Whenever you want to borrow capital, your lender will want to understand how you run your hotel(s) and the agreements and processes you have in place. Lenders are looking at lots of different things, but a couple of points will be especially important. The first is that your lender will want to ensure that any potential deal is structured so that nothing constrains them from taking over the asset(s) if you default on loan repayments. Secondly, the finance deal will need to be planned carefully around the operating structure you have in place, rather than trying to fit a package deal: hotel financing is always bespoke.
There will also be other considerations. Your lender will need to ensure that you can take on a loan – some management agreements can limit how much capital can be borrowed as a % of the property’s value, for example. In other cases, some stakeholders can also veto a lender, so having all parties on board and working together is essential. This point is particularly important when multiple stakeholders are involved in your hotel's management, lease, and operation.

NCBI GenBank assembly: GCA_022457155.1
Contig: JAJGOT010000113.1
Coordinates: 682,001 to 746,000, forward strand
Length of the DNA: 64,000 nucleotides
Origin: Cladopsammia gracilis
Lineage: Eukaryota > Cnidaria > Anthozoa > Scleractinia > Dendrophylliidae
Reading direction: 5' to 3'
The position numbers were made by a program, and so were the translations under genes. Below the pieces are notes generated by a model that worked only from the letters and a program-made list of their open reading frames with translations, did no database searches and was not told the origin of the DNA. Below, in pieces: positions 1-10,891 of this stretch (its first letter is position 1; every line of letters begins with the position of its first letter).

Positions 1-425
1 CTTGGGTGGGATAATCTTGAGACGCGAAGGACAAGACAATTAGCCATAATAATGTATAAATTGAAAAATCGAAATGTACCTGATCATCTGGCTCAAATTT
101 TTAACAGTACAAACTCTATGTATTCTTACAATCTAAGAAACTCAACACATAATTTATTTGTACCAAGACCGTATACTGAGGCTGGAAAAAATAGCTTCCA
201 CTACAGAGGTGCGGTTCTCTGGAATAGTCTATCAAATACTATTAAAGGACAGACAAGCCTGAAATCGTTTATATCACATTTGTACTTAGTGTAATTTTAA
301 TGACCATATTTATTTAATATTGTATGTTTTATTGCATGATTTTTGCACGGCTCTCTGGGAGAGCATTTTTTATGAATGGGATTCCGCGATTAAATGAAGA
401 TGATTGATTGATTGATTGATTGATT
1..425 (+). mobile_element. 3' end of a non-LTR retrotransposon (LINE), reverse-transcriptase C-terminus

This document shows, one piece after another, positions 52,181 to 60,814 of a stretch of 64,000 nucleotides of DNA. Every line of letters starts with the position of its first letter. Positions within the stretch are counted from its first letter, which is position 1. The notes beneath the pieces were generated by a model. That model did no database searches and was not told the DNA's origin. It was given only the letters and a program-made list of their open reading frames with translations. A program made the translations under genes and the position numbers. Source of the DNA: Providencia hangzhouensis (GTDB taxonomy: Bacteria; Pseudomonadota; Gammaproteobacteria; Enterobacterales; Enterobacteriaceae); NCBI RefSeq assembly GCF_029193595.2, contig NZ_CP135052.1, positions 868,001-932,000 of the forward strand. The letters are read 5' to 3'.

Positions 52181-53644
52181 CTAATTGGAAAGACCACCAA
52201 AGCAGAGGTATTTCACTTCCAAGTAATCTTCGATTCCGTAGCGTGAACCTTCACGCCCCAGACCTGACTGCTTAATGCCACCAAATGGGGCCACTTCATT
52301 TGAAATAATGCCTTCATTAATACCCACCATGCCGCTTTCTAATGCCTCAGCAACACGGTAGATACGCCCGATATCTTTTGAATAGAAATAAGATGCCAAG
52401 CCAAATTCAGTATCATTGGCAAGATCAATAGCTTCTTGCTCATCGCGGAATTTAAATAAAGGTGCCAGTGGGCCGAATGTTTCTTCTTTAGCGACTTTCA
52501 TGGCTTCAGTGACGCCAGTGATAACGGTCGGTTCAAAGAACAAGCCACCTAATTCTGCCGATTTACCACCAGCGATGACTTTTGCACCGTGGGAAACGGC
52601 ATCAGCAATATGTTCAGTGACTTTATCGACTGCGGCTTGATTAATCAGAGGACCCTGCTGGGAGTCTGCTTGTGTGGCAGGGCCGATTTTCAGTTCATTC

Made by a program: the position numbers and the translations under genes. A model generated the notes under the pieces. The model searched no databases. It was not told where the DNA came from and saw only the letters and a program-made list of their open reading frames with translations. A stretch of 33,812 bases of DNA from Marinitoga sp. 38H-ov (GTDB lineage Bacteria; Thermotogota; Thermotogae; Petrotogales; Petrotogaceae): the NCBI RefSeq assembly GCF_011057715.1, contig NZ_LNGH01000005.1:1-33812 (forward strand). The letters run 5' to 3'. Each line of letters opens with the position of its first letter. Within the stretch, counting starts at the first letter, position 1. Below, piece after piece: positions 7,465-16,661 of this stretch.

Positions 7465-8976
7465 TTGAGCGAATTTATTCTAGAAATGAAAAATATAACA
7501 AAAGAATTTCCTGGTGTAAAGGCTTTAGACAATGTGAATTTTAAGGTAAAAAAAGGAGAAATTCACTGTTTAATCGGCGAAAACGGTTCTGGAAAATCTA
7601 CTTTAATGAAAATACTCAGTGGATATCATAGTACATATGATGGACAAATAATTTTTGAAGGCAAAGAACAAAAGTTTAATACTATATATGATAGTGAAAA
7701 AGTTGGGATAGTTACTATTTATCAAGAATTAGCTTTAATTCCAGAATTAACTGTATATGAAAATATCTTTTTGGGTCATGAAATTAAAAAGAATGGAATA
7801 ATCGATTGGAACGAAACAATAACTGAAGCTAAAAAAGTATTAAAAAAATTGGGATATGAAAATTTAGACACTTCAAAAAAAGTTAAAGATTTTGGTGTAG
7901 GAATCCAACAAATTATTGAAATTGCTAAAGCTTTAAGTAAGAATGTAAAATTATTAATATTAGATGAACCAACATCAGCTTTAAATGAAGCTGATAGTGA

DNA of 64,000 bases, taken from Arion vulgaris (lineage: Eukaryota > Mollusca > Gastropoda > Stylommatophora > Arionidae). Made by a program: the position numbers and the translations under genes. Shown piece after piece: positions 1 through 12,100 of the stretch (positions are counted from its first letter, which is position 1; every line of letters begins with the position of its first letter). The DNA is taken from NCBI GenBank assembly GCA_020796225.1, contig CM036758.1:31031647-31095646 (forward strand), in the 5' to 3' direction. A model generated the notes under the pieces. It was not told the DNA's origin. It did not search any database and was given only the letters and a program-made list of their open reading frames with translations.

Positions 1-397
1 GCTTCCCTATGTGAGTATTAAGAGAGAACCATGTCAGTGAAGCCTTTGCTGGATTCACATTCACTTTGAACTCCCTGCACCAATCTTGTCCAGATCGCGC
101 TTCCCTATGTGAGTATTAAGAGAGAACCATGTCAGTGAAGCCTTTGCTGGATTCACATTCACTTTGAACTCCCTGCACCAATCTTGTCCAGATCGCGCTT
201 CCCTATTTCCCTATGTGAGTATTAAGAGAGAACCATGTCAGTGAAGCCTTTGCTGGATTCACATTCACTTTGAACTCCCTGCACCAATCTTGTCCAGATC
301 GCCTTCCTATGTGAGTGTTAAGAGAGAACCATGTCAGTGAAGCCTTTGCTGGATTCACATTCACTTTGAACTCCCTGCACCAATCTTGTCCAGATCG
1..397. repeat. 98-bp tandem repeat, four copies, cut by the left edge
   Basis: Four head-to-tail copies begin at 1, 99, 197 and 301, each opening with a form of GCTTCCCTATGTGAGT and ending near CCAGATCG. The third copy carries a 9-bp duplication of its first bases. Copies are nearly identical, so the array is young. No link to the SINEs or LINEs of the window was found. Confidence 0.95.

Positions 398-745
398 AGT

Repayment will also be a critical piece of the puzzle. Lenders will need to see that the entity making repayments can prioritise repayments to the lender ahead of other financial commitments. In some cases, this can mean that amendments need to be made to management or lease agreements, effectively deferring financial obligations or payments and favouring loan repayments to your lender. Lenders will want to see a willingness from all stakeholders to undertake these changes.
In principle, how you operate your hotel will not affect your ability to access finance, although it will affect how the deal is structured. For example, your structure may well influence how much you can borrow, and in many cases, lenders may need to enter into additional agreements with different parties to protect their interests.